106 RESULTS Crude morning and evening saliva cortisol values for participants in the PRISME- and the WBH cohort are presented in Table 1. Supplementary analysis for effect modification between cohort and perceived workplace bullying on salivary cortisol concentration showed the relationship between bullying and cortisol to be non-significant, neither the relationship between cohort and cortisol was significant (data not shown). We found no interaction between occasionally bullying and cohort, whereas the interaction between frequently bullying and cohort was significant (p = <0.001). Thus, the association between bullying and cortisol was significantly different for the two cohorts. In both the analysis of onset workplace bullying and discontinuance of workplace bullying were overrepresented by women with 37 % (35 % in WBH- and 39 % in the PRISME cohort) (Table 2 and Table 4). Characteristic of participants in both analysis are presented in Table 2 and 4, respectively, with illustrations of participants who change category in lifestyle factors from baseline to follow-up. Results from analysis of onset of workplace bullying (Table 3) show crude values estimated as difference from baseline to follow-up. The adjusted analysis shows no statistical significant change in cortisol when respondents are changing their self-labelling from never bullied to occasionally bullied or frequently bullied compared to those who remained never bullied. The results indicate no change in morning or evening cortisol in the analysis of onset workplace bullying at follow-up among those who were not bullied at baseline. In a supplementary analysis cohorts were pooled and no statistically significant were found (morning samples for occasionally bullied: (95 % CI: -1.77;1.62) and frequently bullied: 0,01 (95 % CI -4,41;4,43) and evening samples for occasionally bullied: 0.30 (95 % CI: -0.45;1.02) and frequently bullied: 1.20 (95 % CI -0.73;3.10)). Results of analysis for discontinuance of workplace bullying (Table 5) shows crude values estimated as difference from baseline to follow-up. The adjusted analyses show a significant decrease in the cortisol morning sample among occasionally bullied in the PRISME cohort compared to the participants that remained never bullied, however no significant change were discovered in other samples. In the pooled analysis no statistically significant results were found (morning samples for occasionally bullied: (95 % CI: -2.55;0.66) and frequently bullied: (95 % CI ;3.93) and evening samples for occasionally bullied: 0.32 (95 % CI: -0.38;1.02) and frequently bullied: 0.50 (95 % CI -1.55;2.55)). 9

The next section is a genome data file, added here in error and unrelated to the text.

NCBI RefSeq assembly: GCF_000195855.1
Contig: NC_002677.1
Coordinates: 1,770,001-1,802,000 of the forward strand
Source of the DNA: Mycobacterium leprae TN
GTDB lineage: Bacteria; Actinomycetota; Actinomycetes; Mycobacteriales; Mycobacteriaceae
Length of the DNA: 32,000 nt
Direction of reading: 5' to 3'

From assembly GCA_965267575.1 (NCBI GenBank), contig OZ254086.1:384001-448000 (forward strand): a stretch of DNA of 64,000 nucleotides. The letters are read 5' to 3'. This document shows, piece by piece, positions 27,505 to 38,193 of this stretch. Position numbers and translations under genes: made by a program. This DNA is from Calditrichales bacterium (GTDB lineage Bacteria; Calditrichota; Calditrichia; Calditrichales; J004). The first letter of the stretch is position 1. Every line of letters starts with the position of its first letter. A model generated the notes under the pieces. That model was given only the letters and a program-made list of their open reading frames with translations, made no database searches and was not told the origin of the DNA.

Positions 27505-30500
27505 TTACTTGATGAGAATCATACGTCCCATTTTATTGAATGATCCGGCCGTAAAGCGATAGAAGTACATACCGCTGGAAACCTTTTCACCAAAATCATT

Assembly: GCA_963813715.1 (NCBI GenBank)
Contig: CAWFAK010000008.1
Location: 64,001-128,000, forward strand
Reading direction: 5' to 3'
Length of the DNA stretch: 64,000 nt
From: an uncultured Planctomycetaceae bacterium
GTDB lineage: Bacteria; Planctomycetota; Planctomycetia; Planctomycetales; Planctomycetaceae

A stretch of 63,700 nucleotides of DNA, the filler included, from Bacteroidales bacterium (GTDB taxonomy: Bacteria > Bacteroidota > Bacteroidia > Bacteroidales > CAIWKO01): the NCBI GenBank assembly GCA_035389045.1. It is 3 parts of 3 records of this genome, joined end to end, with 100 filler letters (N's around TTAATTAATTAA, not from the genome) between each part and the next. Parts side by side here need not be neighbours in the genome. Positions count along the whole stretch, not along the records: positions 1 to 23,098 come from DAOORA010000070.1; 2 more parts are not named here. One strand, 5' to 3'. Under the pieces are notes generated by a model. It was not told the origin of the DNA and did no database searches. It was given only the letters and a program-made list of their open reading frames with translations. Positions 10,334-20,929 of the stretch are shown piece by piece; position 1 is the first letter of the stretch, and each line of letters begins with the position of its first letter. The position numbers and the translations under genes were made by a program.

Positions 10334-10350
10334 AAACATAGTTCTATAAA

107 DISCUSSION The longitudinal analyses indicated no significant within-person change in saliva cortisol concentrations neither as a result of newly onset perception of being bullied at the workplace past 6 months nor as a result of discontinuance of workplace bullying. To our knowledge this is the first observational study that examines cortisol response in a longitudinal design following changes in perceived bullying exposure. Considering our a priori hypothesis we need to deliberate if bias can explain the unexpected null findings. First, our study has few cases of frequently bullied persons: 18 persons with newly onset bullying weekly or more frequently and 19 persons who discontinued frequent bullying. Forty frequently bullied persons (0.4 %) participated only once and were thereby excluded. Obviously this limits the statistical power but numbers are not much different from the number of frequently bullied in the few earlier cross-sectional studies [10-13] and the number of newly onset or discontinued occasionally bullied counts in the hundreds. Nevertheless we acknowledge that the study has poor power to examine possible effects of rare cases of very severe bullying. Second, non-differential misclassification of exposure may cause bias towards the null. We used self-labelling to measure exposure to workplace bullying, which may be distorted by the emotional- and cognitive factors [23]. Third, 40 persons (0.4 %) of the frequently bullied participants at baseline did not participate at follow-up. Hence, if the loss to follow-up is differential with regard to change in cortisol concentrations findings may be biased as well. However, this seems hypothetical since the saliva cortisol concentrations at baseline were similar among follow-up participants and non-participants (data not shown). The earlier studies provide indications that cortisol secretion is lower in bullying targets after exposure to workplace bullying [10-13]. Kudielka & Kern s (2004) pilot study on cortisol and exposure to workplace bullying examined twelve consecutive women and four men recruited through 8 months, who were bullied according to the Leymann Inventory of Psychological Terrorization, a measurement comprised of 45 defined bulling activities, where a victim of bulling is defined if a person experiences one out of the 45 activities during the last six months. Cortisol day profiles were measured with seven samples. The diurnal cortisol profile tended to flatten in terms of a lower peak in the morning on work days compared with days-off although differences were not significant. Furthermore, it can be questioned if effects of bullying on the HPA axis will change from day-to-day hypothesized by this study. Hansen et al. (2006) measured exposure to self-labelled bullying at the workplace by a single question among employees from different Swedish occupations (n=437) and collected 3 cortisol samples on a workday. In the group of bullied persons 10